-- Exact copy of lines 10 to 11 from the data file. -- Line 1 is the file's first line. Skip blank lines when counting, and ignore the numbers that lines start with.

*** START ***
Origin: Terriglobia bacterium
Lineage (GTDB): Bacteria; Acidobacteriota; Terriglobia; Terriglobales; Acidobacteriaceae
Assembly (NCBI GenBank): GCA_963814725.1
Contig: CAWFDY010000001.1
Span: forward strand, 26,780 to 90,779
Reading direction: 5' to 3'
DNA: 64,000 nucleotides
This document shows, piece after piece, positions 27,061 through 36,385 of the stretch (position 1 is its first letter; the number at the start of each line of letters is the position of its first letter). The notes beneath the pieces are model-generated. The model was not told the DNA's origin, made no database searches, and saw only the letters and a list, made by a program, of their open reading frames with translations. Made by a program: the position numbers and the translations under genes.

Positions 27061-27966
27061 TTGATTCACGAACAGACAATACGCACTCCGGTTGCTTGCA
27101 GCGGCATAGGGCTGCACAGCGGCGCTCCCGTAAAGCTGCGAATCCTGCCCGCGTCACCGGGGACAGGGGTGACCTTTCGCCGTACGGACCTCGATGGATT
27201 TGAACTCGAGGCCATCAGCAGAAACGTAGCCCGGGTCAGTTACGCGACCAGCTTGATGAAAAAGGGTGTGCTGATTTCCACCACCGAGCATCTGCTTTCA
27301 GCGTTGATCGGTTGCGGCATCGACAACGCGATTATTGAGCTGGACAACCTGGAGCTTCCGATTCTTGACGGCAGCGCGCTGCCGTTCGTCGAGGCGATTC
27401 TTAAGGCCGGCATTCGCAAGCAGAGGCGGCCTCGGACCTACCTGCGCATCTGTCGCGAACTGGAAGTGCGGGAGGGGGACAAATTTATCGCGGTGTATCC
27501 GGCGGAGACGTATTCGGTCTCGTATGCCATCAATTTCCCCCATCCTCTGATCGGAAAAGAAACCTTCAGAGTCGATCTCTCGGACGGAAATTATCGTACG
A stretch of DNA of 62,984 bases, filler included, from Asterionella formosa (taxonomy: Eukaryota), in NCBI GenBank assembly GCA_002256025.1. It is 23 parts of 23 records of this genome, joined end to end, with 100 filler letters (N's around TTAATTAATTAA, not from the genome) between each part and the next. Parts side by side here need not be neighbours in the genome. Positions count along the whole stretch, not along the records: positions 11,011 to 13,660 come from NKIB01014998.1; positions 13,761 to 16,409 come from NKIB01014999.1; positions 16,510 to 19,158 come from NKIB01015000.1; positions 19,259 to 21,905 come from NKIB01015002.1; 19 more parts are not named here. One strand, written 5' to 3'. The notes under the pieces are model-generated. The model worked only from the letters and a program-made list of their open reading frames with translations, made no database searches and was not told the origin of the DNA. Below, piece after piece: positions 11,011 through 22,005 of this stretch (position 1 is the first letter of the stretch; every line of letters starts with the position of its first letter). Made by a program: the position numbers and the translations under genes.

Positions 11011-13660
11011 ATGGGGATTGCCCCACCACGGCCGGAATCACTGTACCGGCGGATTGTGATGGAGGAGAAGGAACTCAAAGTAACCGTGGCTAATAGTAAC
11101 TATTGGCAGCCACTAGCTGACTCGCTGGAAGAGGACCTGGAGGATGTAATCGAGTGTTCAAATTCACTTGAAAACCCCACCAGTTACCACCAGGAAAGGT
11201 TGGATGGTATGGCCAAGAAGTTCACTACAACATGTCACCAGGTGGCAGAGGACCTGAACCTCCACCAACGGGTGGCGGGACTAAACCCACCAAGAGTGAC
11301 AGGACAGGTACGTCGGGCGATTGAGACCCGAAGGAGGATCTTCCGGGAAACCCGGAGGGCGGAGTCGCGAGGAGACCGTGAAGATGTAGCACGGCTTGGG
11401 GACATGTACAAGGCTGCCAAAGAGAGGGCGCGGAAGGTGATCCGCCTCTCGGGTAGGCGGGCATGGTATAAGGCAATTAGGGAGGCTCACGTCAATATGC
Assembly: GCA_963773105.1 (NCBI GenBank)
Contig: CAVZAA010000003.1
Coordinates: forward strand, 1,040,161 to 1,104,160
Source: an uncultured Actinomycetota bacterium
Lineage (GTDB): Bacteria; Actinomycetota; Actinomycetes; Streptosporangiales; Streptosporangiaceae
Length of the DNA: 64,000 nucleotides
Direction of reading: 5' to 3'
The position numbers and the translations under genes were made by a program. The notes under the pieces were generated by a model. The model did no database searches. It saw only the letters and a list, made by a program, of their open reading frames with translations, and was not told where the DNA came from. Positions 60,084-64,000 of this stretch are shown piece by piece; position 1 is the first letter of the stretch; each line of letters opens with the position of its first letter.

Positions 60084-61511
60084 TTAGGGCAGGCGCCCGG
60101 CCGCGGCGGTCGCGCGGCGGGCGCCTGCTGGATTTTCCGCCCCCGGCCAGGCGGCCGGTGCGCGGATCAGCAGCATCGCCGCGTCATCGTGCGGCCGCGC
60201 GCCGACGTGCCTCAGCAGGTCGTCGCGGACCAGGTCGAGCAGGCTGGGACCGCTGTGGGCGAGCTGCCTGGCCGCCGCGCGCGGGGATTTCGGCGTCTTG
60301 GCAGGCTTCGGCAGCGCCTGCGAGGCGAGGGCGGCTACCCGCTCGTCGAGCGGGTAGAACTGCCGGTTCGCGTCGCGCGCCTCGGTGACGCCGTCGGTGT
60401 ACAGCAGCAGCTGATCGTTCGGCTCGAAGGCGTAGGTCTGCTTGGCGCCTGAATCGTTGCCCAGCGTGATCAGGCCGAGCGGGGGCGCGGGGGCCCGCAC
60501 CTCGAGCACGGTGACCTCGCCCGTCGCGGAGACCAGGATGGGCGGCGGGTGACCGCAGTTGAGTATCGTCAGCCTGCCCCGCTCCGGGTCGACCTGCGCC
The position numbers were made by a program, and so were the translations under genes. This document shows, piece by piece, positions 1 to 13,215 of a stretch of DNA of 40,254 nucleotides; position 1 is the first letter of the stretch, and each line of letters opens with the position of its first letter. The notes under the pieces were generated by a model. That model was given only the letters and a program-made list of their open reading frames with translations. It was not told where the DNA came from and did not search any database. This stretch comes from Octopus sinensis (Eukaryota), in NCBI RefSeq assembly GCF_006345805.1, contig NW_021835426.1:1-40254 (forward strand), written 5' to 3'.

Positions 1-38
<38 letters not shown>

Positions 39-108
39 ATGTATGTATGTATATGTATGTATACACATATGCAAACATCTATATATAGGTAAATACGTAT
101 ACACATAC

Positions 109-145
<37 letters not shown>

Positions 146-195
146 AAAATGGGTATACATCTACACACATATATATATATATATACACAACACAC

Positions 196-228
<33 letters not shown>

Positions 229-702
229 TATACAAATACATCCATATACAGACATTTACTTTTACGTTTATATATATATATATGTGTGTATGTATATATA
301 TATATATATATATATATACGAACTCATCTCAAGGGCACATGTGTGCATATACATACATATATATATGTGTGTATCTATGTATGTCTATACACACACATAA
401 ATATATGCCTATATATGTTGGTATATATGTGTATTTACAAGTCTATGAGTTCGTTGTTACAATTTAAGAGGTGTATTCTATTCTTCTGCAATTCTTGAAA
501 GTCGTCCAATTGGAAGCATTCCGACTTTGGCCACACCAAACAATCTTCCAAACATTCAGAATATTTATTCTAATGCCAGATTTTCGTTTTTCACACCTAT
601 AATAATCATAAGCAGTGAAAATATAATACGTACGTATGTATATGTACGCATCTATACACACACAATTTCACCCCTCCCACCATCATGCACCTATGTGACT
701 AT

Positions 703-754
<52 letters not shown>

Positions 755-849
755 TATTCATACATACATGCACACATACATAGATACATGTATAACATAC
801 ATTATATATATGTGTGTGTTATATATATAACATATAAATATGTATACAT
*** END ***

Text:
27061 TTGATTCACGAACAGACAATACGCACTCCGGTTGCTTGCA
27101 GCGGCATAGGGCTGCACAGCGGCGCTCCCGTAAAGCTGCGAATCCTGCCCGCGTCACCGGGGACAGGGGTGACCTTTCGCCGTACGGACCTCGATGGATT